Reality on Iowa teacher pay

Serious analysis shows Iowa doesn’t rank as high on teacher pay as the Governor and some media are reporting.

The experience of Wisconsin school districts in the years following Governor Walker’s gutting of collective bargaining for public workers does not bode well for Iowa. School districts are reportedly having difficulty finding teachers. Teachers have been leaving the state, not just for higher pay but because they want to work where their efforts are appreciated and they are respected.[1] Some left for Iowa, and are now wondering where they should go next, as Iowa repeats the folly of Wisconsin.

If we are to keep the best college grads in the state, and attract them here from elsewhere, a good starting salary is part of the picture, even though the prospect of raises down the road seems much dimmer with the end of serious collective bargaining here. So how does Iowa stand in terms of starting salary?

The average starting salary in Iowa for the 2016-17 school year was $35,776. That was good enough to rank Iowa near the middle of the pack — 32nd when compared with other states and the District of Columbia. But some have argued that Iowa has a low cost of living compared to other states, so we don’t need to pay as much. Fortunately, the U.S. Bureau of Economic Analysis (BEA) produces a cost of living index for each state. They recommend using that index to make wage comparisons across states, to reflect differences in purchasing power.

The BEA index for Iowa was 90.3 in 2015, the most recent year available. That means it costs Iowans 9.7 percent less than the national average to live. The starting salary of $35,776 would then be equivalent to $39,608 in a state with an average cost of living. Comparing all states in terms of the starting salary properly adjusted for cost of living differences, Iowa ranks 21st.[2]

What about the overall average salary? Unfortunately, the Governor has been citing a bad statistic. A recent NPR report focused on how states ranked on teacher pay when you take into account the cost of living in each state. But they did it wrong. Instead of using the standard cost of living index produced by the BEA, NPR asked a company called EdBuild to do the analysis, and EdBuild used a proprietary index — the Cost of Living Index produced by the Center for Community and Economic Research (C2ER) — that is not reliable and produces sometimes dramatically different cost of living indexes. For example, their index for 2013 (according to EdBuild) had Iowa with an above-average cost of living[2], while for 2015 it was 11 percent below the national average.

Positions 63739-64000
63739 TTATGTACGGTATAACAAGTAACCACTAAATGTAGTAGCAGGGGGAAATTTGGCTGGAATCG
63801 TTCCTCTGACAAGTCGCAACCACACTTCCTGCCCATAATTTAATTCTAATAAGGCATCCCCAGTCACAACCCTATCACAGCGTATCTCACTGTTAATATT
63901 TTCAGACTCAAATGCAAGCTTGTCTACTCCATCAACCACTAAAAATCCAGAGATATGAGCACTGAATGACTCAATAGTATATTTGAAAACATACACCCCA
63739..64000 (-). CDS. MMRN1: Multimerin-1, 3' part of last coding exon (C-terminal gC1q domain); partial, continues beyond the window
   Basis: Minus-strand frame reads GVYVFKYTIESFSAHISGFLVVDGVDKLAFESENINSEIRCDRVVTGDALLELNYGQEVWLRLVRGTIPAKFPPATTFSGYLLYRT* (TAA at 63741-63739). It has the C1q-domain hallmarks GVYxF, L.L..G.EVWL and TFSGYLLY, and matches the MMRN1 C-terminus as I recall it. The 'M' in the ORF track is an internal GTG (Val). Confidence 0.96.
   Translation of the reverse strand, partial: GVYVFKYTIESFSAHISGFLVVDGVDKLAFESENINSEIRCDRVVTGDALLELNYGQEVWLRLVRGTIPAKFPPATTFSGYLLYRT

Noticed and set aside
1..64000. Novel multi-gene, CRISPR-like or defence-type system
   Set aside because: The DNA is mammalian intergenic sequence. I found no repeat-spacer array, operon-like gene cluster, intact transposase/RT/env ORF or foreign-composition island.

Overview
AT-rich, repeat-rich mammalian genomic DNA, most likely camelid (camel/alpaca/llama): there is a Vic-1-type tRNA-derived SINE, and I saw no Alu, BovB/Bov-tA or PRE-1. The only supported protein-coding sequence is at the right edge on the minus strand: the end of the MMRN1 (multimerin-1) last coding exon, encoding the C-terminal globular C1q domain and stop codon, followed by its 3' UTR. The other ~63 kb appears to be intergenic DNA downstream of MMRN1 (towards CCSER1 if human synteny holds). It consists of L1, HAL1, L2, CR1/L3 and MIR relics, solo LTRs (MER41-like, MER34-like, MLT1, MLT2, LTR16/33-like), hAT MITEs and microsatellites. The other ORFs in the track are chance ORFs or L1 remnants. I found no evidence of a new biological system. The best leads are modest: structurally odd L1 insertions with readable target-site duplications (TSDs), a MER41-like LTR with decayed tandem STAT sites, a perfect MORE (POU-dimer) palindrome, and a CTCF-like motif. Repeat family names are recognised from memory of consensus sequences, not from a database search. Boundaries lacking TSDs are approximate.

What happens if we use the correct adjustment for the cost of living? Iowa’s average teacher salary ranks 15th in the nation[3], not eighth as EdBuild calculated and as NPR reported. NPR is looking into the issue; we await their correction.

[1] David Madland and Alex Rowell. “Attacks on Public-Sector Unions Harm States: How Act 10 Has Affected Education in Wisconsin.” November 15, 2017. Center for American Progress.
https://www.americanprogressaction.org/issues/economy/reports/2017/11/15/169146/attacks-public-sector-unions-harm-states-act-10-affected-education-wisconsin/

[2] IPP calculations using the National Education Association starting salary data for 2016-17 and the BEA Regional Price Parities for 2015.
[3] Average starting pay of $33,226 was adjusted downward to $33,120, meaning that the cost of living in Iowa was lower than average. http://viz.edbuild.org/maps/2016/cola/states/#salary
[4] IPP calculations using the average salary data for 2015-16 cited in the NPR report and the BEA Regional Price Parities for 2015.

Peter Fisher is research director of the nonpartisan Iowa Policy Project. pfisher@iowapolicyproject.org

Author: iowapolicypoints

The Iowa Policy Project is a nonprofit, nonpartisan organization that provides research and analysis to engage Iowans in state policy decisions. We focus on tax and busget issues, the Iowa economy, and energy and environmental policy. By providing a foundation of fact-based, objective research and engaging the public in an informed discussion of policy alternatives, IPP advances effective, accountable and fair government.

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